A breath of fresh air

Editor’s note: Proper horse barn ventilation is a complex and crucial aspect of keeping horses healthy. It’s a far more complicated question than meets the eye. Contributing editor Mark Ward recently interviewed Eileen Wheeler, a Penn State professor of agricultural engineering who has written numerous extension publications. She is the author of the 2006 book,”Horse Stable and Riding Arena Design.”

Mark Ward: Though you’re an advocate of natural ventilation, you also point out that designing a horse barn for good ventilation doesn’t just “naturally” happen.

Eileen Wheeler: Poor ventilation is the most common mistake in horse stable design and construction. In fact, I’m stunned by the number of barns with no ventilation. That can happen, for example, when the owner has a house built and then asks the architect to also design a horse stable. But a horse stable isn’t like a house. Houses are airtight, but stables aren’t.

The conventional approach of the metal building industry is to design structures with no holes for air entry. Holes would look too unfinished. But soffit vents typically used in metal buildings aren’t enough for livestock. Horses produce 50 pounds of manure per day. Moisture, mold, and ammonia will accumulate without those holes to vent stale air and admit fresh air.

Ward: The idea that horses need fresh air seems intuitive. Why then do horse barns continue to be designed with inadequate ventilation?

Wheeler: Two major factors contribute. First is the unfamiliarity of some stable designers with how much air exchange is needed in a horse stall. Second is the tendency of horse owners to follow residential building practices.

In fairness, however, very limited reference information has been available for designers and builders. They are often more accustomed to types of structures where, compared to horse stables, the loads are much lower for moisture, odor and dust. Or they may simply lack the knowledge of how to get fresh air into each horse’s stall.

This kind of knowledge is often being lost because fewer builders today are specializing in agricultural construction. If a horse owner can find an experienced horse barn builder, so much the better. But it’s possible for new builders to enter the stable construction market if they learn the needed concepts for stable design and ventilation.

That’s especially true since horses are stabled at less density than animals kept in commercial livestock enterprises. Most stables average about 4 pounds of horse per square foot, compared to 13 pounds of cow in a freestall dairy. Also, horses are outside during a large portion of the day. So if the stable ventilation design is a bit imperfect, the stable can still be somewhat forgiving.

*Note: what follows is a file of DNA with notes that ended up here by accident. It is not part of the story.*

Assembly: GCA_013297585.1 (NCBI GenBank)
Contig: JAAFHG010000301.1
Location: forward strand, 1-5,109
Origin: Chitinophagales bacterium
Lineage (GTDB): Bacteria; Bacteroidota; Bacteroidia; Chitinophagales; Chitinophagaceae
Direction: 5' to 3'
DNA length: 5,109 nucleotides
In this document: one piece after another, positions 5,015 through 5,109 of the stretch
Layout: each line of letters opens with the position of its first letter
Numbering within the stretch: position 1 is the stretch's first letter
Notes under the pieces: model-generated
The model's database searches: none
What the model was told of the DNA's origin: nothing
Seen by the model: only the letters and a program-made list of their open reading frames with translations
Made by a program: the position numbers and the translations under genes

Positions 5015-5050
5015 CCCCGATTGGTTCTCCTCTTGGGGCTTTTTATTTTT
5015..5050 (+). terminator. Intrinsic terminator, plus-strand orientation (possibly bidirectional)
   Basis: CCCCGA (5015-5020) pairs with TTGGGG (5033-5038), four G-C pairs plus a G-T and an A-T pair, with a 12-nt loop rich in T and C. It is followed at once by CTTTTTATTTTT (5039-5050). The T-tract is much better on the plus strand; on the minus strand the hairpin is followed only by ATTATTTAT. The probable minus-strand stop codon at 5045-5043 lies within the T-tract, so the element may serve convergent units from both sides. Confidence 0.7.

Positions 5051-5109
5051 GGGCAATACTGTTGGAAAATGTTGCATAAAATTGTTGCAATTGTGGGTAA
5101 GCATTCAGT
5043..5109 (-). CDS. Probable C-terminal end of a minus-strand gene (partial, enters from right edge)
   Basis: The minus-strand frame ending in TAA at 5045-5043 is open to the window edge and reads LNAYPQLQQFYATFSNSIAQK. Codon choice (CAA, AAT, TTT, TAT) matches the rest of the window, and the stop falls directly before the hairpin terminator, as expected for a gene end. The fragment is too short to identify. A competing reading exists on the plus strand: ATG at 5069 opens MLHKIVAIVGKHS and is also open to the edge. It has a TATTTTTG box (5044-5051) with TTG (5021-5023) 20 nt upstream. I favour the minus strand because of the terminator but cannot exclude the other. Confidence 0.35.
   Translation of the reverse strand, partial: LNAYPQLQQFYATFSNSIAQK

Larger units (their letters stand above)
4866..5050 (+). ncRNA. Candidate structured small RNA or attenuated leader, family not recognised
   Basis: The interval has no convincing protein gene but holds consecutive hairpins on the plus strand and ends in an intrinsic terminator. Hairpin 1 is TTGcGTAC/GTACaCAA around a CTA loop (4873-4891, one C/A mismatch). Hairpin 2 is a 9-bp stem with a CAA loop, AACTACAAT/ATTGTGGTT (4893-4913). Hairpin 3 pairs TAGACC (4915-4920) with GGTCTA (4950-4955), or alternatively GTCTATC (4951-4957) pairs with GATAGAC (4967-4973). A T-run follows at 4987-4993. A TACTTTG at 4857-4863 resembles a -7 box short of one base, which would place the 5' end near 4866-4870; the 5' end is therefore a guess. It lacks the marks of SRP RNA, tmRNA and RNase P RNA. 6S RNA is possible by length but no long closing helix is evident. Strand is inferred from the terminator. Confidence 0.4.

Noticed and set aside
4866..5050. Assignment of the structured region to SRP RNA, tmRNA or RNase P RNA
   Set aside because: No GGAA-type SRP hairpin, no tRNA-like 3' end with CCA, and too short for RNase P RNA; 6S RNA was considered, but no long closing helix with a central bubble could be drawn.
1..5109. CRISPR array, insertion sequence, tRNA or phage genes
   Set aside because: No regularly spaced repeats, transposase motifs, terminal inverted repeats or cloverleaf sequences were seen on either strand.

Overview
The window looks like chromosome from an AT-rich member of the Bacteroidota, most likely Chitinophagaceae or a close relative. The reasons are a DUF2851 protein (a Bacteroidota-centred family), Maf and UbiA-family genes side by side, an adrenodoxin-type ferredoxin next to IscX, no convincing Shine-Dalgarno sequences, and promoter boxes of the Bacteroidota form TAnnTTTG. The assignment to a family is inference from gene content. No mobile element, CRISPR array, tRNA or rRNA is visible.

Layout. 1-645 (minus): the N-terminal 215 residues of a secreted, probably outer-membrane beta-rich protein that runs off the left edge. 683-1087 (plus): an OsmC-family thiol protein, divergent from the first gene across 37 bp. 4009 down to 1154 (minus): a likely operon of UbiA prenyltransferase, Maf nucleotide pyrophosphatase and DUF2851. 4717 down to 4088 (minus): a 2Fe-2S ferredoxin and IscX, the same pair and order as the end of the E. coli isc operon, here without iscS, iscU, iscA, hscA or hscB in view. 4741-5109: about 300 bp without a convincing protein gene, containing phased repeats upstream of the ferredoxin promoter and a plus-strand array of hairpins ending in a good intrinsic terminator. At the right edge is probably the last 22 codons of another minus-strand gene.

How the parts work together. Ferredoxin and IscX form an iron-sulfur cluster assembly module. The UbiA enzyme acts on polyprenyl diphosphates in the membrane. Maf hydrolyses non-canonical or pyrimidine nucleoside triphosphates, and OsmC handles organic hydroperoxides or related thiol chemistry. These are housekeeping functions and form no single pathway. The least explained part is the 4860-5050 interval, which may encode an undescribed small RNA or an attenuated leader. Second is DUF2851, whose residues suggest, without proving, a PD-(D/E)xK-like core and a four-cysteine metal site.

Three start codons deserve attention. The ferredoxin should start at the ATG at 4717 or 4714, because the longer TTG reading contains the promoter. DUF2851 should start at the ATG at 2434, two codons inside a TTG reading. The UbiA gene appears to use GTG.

Another change that affects ventilation design is the fact that most horses today are kept in suburban settings. Their owners are unfamiliar with ventilation performance and benefits. In a commercial livestock operation such as a dairy, the effects of poor ventilation show up very quickly as a measurable drop in milk production. But because horses are kept for recreational purposes, they only show the effects of poor ventilation through chronic but mild respiratory conditions.

Finally, with horses being kept in the suburbs for the owners’ recreation, even knowledgeable builders can be caught in a bind. Horses need open environments and, in fact, are healthier when kept outside most of the time. But owners, who are often investing major dollars to improve their properties, may want horse stables with a residential flair. So the builder may be asked to compromise proper ventilation when the client requests an airtight building. Or the owner might get irate at the idea of ventilation openings which allow some snow and rain to blow into the building.

The answer to these owners’ concerns, however, is to educate them about the benefits of well-ventilated facilities. And for that, designers and builders must first educate themselves. For example, it’s better to allow a bit of precipitation to enter the stable a few moments a year, than to endure whole seasons when the barn is too stuffy.

Ward: We’ve moved from horse barns as agricultural structures to barns that serve as gathering places for people as well as places for horses. Can we go back to the old construction techniques meant for the way barns used to be?

Wheeler: It’s true that horse stables have undergone changes and that a good portion of the building’s footprint is now for people-related activities. And of course, those areas can use residential-type construction. The problem is when that type of construction is used for the entire building. In older barns you had “breathable walls” because there were miles of cracks between each of the wooden barn boards. Now we often use big metal panels that don’t admit any air.

To be honest, we haven’t come up with a new framework for housing horses. In the past, horses would go out and work all day, so that the stable was a place for them to rest. Today a horse might be used one hour a day — and yet stable design hasn’t changed. As horse stable designers and builders, we need to give this problem more thought. For example, maybe a paddock-based design for housing horses would let the animals spend more time outdoors.

But then or now, the basics of good ventilation come down to two things: exchanging fresh air for stale air, and distributing that fresh air to each horse’s stall.

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